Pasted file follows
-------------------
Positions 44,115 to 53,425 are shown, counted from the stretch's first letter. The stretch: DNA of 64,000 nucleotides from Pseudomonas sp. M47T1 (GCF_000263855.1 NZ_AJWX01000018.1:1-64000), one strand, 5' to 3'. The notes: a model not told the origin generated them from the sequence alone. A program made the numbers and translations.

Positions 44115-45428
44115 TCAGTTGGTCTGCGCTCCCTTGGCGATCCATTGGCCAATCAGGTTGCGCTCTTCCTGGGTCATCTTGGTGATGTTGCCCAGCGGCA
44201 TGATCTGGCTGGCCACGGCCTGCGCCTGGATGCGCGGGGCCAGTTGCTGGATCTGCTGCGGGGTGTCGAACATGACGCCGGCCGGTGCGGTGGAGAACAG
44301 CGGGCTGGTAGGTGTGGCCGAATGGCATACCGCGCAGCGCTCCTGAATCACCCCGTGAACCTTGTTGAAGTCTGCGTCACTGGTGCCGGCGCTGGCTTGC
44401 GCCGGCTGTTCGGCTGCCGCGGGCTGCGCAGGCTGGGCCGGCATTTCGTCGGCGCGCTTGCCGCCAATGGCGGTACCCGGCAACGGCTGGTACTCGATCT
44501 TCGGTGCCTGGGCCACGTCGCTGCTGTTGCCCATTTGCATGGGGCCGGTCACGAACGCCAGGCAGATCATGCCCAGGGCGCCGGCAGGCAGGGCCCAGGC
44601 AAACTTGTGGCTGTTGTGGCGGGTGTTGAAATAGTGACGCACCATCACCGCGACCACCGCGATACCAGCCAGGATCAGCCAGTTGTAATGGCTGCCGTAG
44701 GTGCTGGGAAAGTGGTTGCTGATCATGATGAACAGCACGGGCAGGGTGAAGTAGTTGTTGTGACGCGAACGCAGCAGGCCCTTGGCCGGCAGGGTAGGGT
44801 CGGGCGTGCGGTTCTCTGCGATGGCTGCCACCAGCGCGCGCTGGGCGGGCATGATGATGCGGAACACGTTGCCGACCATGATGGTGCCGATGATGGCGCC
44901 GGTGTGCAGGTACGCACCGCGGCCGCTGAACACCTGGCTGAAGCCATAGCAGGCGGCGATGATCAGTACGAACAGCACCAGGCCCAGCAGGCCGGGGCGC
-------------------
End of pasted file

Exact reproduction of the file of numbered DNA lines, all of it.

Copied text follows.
Positions 44,115 to 53,425 are shown, counted from the stretch's first letter. The stretch: DNA of 64,000 nucleotides from Pseudomonas sp. M47T1 (GCF_000263855.1 NZ_AJWX01000018.1:1-64000), one strand, 5' to 3'. The notes: a model not told the origin generated them from the sequence alone. A program made the numbers and translations.

Positions 44115-45428
44115 TCAGTTGGTCTGCGCTCCCTTGGCGATCCATTGGCCAATCAGGTTGCGCTCTTCCTGGGTCATCTTGGTGATGTTGCCCAGCGGCA
44201 TGATCTGGCTGGCCACGGCCTGCGCCTGGATGCGCGGGGCCAGTTGCTGGATCTGCTGCGGGGTGTCGAACATGACGCCGGCCGGTGCGGTGGAGAACAG
44301 CGGGCTGGTAGGTGTGGCCGAATGGCATACCGCGCAGCGCTCCTGAATCACCCCGTGAACCTTGTTGAAGTCTGCGTCACTGGTGCCGGCGCTGGCTTGC
44401 GCCGGCTGTTCGGCTGCCGCGGGCTGCGCAGGCTGGGCCGGCATTTCGTCGGCGCGCTTGCCGCCAATGGCGGTACCCGGCAACGGCTGGTACTCGATCT
44501 TCGGTGCCTGGGCCACGTCGCTGCTGTTGCCCATTTGCATGGGGCCGGTCACGAACGCCAGGCAGATCATGCCCAGGGCGCCGGCAGGCAGGGCCCAGGC
44601 AAACTTGTGGCTGTTGTGGCGGGTGTTGAAATAGTGACGCACCATCACCGCGACCACCGCGATACCAGCCAGGATCAGCCAGTTGTAATGGCTGCCGTAG
44701 GTGCTGGGAAAGTGGTTGCTGATCATGATGAACAGCACGGGCAGGGTGAAGTAGTTGTTGTGACGCGAACGCAGCAGGCCCTTGGCCGGCAGGGTAGGGT
44801 CGGGCGTGCGGTTCTCTGCGATGGCTGCCACCAGCGCGCGCTGGGCGGGCATGATGATGCGGAACACGTTGCCGACCATGATGGTGCCGATGATGGCGCC
44901 GGTGTGCAGGTACGCACCGCGGCCGCTGAACACCTGGCTGAAGCCATAGCAGGCGGCGATGATCAGTACGAACAGCACCAGGCCCAGCAGGCCGGGGCGC